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Frenemies

Hackie

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It was five minutes past the scheduled pickup time, and I was worried. I should have pinned this down earlier when I took the call, I thought, castigating myself as I sat idling in front of Hotel Vermont on Burlington’s Cherry Street. The customer had been unclear about the name of his hotel, and I hadn’t pushed him on it.

Hotel Vermont is new, but no longer brand spanking new — so I couldn’t hang my hat on that excuse. I was simply confused about the two hotels sitting side by side. The original one was a Marriott, but wasn’t Hotel Vermont a Marriott, as well, and owned by the same guy? To make matters worse, my customer was named Joaquim Takahasha, throwing a wrench in my go-to ethnic profiling if I were to get out of the cab and search for him in the lobby. Was the dude Latino or Japanese? As a veteran cabbie, I was chagrined to find myself in this situation. I didn’t even have a cell number for him.

I abandoned my post at Hotel Vermont and tried the circular driveway of the next-door Marriott. An Asian man was standing just outside the entrance, suitcase at his side.

“Sorry I’m a little late,” I said, leaving it at that. When you screw up, I’ve come to learn, the customer couldn’t care less about the reason: Everything after “sorry” just sounds like an excuse.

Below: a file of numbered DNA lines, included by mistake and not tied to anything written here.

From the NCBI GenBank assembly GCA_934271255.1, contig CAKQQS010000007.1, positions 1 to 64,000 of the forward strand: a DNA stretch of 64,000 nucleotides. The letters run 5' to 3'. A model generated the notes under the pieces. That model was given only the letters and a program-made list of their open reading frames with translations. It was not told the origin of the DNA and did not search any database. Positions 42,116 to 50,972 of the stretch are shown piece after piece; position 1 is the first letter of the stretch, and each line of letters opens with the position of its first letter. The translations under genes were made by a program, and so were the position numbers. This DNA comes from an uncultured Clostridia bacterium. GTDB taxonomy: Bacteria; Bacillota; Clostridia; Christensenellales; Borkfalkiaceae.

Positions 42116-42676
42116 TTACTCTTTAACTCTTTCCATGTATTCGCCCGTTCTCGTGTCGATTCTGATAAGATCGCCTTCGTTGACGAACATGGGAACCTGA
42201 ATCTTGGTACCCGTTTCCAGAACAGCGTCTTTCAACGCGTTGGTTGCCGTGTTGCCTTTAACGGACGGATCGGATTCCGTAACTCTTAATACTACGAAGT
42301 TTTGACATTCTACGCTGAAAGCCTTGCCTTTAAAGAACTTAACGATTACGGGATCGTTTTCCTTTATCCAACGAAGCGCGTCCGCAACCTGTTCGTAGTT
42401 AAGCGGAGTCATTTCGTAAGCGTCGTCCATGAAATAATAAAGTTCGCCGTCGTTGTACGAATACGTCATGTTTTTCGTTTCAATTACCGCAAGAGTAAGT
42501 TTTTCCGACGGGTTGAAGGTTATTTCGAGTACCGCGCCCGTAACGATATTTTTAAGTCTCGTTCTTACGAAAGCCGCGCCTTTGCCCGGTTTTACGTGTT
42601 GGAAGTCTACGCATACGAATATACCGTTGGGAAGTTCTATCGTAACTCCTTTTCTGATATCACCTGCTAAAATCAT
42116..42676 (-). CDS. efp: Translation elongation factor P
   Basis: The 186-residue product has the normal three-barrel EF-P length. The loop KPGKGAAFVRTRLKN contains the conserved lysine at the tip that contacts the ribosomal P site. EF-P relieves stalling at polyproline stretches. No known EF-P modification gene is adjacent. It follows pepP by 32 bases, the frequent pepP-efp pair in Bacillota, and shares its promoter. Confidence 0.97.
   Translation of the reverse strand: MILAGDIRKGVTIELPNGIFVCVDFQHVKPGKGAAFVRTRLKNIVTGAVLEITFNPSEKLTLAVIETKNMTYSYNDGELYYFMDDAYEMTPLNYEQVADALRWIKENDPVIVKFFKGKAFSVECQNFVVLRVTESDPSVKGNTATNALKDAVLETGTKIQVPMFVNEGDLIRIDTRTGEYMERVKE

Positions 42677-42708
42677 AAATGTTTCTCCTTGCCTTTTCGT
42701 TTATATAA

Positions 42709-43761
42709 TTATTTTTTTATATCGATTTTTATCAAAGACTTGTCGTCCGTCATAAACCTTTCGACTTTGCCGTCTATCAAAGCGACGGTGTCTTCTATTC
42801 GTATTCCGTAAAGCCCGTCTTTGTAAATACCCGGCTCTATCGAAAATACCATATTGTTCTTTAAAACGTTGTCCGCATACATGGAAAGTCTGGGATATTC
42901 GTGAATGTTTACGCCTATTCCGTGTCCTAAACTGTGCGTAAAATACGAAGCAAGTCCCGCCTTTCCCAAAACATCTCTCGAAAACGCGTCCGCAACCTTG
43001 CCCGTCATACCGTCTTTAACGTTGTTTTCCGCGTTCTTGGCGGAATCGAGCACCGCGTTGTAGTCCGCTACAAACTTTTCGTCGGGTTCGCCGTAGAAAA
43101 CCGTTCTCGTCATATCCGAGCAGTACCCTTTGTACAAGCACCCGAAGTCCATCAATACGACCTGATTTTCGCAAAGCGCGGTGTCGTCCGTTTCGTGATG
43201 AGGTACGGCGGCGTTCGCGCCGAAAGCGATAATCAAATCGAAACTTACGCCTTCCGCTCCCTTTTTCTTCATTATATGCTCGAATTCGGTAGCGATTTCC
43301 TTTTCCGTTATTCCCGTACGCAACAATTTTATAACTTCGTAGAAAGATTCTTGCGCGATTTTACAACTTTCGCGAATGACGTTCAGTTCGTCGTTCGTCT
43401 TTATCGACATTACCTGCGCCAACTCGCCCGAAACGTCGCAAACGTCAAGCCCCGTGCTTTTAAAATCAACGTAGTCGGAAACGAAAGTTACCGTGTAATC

“Don’t worry about it,” Joaquim said as, on my offer, he climbed into the shotgun seat. For the life of me, I couldn’t place the man’s accent. It wasn’t Japanese, that much I could tell. “I don’t want to be late getting to the resort, though,” he added. “There’s a meet-and-greet happening before dinner.”

I was taking Joaquim to a business conference at the Trapp Family Lodge in Stowe. I recalled driving another man to this same conference last year, and he had been a heavy hitter. So it seemed this annual gathering attracted leader types, the corporate officers with the “C” acronyms, as in CEOs, CFOs and COOs. In other words, the “chiefs.”

“You have quite the unusual name,” I said as we made our way up toward the highway. “I bet you get that a lot.”

“I do,” he replied, and his chuckle let me know my inveterate talkativeness was not going to be a problem. “My heritage is Japanese, but I’ve spent my whole life in Brazil. My grandparents migrated there when my father was a child, escaping dire poverty at the time. I don’t think it’s widely known, but Brazil has the largest Japanese community outside of Japan.”

“Really? I didn’t realize that. Anyway, that certainly explains your name. I gather your parents wanted you to have a typical Brazilian first name.”

“Exactly. This was the classic immigrant thinking. I never even learned Japanese. And all my schooling was in Portuguese.”

“First time attending this conference?” I asked.

“No, I was here last year, too. I find it quite valuable, and that’s why I make the time. It explores bringing the techniques of mindfulness to managing large organizations.”

“What’s your company?”